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Neighbour disputes and party wall notices

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Posted by Mary Rouse on 06 January 2014

Mary Rouse - Property Litigation Lawyer
Mary Rouse Partner

Neighbour disputes often develop in circumstances in which one party intends to undertake building works to fences, walls or buildings that are in common or are in close proximity with their neighbour’s land.

The Party Wall Act was designed to avoid such disputes by ensuring neighbouring property owners put each other on notice prior to undertaking those building works.

The Act requires that a “building owner” (undertaking the work) must serve a Party Wall Notice on their “adjoining owner”. The narrow definition of a “building owner” places the responsibility for serving such a notice on the individual with a substantive interest (i.e. ownership) in the property. The definition of an “adjoining owner” is far wider and includes anyone with an interest greater than a yearly tenancy.

In practice anyone who has permission to occupy a property should be served with a Party Wall Notice and it is therefore common for a Building Owner to serve numerous notices on their adjoining owners.

Once the notice has been served the building owner must commence the proposed works within 12 months. Those works must be exercised with reasonable care and skill to avoid any unnecessary inconvenience to the adjoining owner. If the adjoining owner’s property is damaged as a consequence, the “building owner” will be liable for the cost of compensating the adjoining owner for the repair.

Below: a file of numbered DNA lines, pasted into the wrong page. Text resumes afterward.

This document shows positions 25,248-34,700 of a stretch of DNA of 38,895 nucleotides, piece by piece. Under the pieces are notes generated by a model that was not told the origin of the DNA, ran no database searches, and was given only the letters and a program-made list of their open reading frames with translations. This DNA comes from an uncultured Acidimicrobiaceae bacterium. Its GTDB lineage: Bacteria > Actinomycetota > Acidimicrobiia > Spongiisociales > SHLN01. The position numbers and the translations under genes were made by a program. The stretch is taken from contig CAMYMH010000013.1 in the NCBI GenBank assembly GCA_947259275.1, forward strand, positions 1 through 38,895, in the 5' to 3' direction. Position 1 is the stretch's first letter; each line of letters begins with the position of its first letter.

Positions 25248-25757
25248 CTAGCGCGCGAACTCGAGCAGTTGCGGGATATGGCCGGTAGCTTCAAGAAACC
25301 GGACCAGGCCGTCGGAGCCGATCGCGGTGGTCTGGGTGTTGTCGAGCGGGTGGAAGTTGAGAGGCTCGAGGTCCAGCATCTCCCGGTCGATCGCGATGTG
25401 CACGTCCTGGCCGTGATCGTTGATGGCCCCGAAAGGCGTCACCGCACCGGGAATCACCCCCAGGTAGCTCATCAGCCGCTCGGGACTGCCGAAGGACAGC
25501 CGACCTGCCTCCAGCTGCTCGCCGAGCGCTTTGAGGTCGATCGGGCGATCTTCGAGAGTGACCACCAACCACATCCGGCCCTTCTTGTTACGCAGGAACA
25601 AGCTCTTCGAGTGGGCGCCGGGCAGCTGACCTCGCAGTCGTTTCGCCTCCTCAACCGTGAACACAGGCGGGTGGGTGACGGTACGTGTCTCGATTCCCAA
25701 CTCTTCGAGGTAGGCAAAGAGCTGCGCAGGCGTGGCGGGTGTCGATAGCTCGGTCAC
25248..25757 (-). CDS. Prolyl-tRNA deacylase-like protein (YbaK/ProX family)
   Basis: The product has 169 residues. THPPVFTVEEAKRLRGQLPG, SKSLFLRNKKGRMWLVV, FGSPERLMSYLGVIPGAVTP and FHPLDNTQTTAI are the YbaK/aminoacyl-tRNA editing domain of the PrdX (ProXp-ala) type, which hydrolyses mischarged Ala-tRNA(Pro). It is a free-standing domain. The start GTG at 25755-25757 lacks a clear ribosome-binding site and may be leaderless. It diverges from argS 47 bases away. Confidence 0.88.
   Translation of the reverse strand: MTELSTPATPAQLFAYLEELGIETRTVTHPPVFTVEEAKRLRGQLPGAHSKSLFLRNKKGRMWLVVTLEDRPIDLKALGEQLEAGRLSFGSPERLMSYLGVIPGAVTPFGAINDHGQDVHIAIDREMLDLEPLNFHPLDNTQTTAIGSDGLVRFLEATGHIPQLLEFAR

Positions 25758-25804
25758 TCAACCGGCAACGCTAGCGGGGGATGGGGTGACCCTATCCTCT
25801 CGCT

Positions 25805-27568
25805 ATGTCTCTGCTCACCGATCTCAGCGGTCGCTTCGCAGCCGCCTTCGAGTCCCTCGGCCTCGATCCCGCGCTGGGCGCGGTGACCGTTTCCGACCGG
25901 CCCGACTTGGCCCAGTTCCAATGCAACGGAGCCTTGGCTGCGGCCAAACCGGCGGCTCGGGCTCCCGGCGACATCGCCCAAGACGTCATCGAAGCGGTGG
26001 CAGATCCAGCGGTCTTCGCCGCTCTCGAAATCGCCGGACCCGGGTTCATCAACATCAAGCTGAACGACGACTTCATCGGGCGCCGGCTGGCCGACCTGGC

Following receipt of the notice, the adjoining owner may choose to raise a “dispute” which under the Party Wall Act will trigger the appointment of an independent Party Wall Surveyor to carry out an inspection and to make an informed decision referred to as an award. Such award may require the building owner to undertake additional works (for example laying better foundations).

Property owners who intend to undertake building works should consider their responsibility to serve a Party Wall notice specifying the works that they intend to undertake. Adjoining owners should expect to receive such a notice however; if the building owner fails to serve a Party Wall Notice they will have little recourse except for applying to Court for an injunction to prevent the building owner undertaking the work.

About the author

Mary Rouse


Mary is an experienced property litigation lawyer.

Mary Rouse

Mary is an experienced property litigation lawyer.

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